An Enquiry Meet for Professional Regulation: Lessons from PolyGram
- Author(s): James Cooper
- Date Posted: 2017
- Law & Economics #: 17-49
- Availability: Full text (most recent) on SSRN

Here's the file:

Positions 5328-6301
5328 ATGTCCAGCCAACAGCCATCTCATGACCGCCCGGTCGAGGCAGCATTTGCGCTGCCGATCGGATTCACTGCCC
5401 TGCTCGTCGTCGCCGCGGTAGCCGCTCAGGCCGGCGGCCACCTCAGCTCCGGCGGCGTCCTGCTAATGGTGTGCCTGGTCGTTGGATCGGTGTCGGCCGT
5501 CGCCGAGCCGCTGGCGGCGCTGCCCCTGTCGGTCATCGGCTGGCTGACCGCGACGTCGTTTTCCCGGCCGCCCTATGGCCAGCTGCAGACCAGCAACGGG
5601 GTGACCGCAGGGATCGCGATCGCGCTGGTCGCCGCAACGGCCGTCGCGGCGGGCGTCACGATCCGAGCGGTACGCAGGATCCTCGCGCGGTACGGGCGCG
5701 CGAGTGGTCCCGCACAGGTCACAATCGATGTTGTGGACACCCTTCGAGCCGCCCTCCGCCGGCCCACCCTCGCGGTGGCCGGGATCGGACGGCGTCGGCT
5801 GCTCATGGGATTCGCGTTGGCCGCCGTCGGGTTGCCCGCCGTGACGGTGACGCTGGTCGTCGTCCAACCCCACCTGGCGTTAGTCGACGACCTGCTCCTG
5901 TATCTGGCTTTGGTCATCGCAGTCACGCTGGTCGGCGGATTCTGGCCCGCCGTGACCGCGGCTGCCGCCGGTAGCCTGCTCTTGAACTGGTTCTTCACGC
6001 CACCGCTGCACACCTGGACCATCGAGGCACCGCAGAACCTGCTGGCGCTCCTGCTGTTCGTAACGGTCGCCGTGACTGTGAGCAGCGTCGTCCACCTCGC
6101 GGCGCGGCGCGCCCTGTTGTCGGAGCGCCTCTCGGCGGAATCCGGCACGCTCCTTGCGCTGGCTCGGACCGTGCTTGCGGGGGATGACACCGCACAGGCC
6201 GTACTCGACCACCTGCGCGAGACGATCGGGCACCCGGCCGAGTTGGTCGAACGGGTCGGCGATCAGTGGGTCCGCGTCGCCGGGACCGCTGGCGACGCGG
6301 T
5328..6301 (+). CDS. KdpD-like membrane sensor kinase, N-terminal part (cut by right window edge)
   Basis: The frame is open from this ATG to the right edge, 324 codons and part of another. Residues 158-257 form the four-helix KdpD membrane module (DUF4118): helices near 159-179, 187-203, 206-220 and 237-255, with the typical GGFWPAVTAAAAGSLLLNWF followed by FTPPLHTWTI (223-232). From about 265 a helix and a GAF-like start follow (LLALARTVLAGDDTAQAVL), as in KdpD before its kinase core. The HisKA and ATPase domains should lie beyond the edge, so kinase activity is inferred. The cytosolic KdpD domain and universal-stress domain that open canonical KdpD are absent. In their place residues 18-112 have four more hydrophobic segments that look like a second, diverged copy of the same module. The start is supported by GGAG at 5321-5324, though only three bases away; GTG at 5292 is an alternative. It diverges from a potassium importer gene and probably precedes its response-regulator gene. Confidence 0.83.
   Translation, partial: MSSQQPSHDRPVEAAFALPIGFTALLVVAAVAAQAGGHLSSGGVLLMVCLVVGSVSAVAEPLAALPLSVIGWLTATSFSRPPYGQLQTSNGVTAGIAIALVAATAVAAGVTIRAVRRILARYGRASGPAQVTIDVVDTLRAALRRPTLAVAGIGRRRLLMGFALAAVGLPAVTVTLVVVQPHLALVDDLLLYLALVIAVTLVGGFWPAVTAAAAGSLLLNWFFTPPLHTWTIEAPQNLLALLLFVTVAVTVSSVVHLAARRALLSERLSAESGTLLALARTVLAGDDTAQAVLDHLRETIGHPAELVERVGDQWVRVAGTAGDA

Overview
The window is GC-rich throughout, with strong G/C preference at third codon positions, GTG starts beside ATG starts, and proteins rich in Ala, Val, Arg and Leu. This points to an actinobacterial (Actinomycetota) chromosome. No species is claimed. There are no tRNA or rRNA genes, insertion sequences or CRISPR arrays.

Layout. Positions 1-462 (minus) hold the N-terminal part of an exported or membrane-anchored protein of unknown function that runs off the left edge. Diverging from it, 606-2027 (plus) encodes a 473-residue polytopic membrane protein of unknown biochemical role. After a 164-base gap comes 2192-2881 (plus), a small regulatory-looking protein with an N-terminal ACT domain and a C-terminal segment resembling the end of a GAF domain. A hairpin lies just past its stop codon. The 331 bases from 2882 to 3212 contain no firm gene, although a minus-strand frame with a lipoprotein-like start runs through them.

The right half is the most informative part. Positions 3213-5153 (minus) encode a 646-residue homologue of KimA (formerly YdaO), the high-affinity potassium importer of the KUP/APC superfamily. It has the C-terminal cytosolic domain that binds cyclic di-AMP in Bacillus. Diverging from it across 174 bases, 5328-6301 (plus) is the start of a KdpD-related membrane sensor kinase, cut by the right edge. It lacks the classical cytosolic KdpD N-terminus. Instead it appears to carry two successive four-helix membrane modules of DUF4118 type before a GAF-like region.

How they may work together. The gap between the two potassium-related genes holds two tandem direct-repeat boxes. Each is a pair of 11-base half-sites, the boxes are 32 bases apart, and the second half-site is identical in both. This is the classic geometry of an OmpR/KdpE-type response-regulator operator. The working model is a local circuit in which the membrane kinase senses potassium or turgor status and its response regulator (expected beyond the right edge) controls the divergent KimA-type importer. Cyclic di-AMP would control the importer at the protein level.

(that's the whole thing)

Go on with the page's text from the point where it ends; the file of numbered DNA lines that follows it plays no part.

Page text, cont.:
After North Carolina State Board of Dental Examiners v. FTC, it is clear that the antitrust laws have an important role to play in reforming occupational licensing, but the exact framework remains an open question. Under a rule of reason analysis, health and safety rationales are off limits. But if state board cannot draw on these types of consumer protection arguments to defend their actions, as a practical matter, can a state board ever win an antitrust suit? Some have suggested applying a modified rule of reason to incorporate non-competition justifications. But these approaches threaten to summon the ghost of Lochner and raise problems of subjectivity and predictability that are sure to arise when courts and enforcers are called on to weigh losses in competition against purported gains across other dimensions. Rather than expanding the rule of reason to accommodate non-competition concerns, there is a better path that draws from PolyGram Holding, Inc. v. FTC. Given the vast empirical literature pointing to the harms from state regulation of professions, board actions that restrain competition should be treated as inherently suspect as a matter of law. As such, in an antitrust challenge, the burden of persuasion immediately should fall to the board to provide an efficiency rationale that is both cognizable and plausible. If the board cannot muster a story involving cognizable benefits to competition to justify the restraint, it should be condemned as per se illegal, and the authorizing law subject to preemption. If the board is able to offer a justification that sounds in competition, it still must provide a plausible reason why either the restraint offers procompetitive benefits or does not harm competition. If they cannot meet this burden, the restraint should be condemned summarily. If they do, courts will conduct a full-blown rule of reason in inquiry.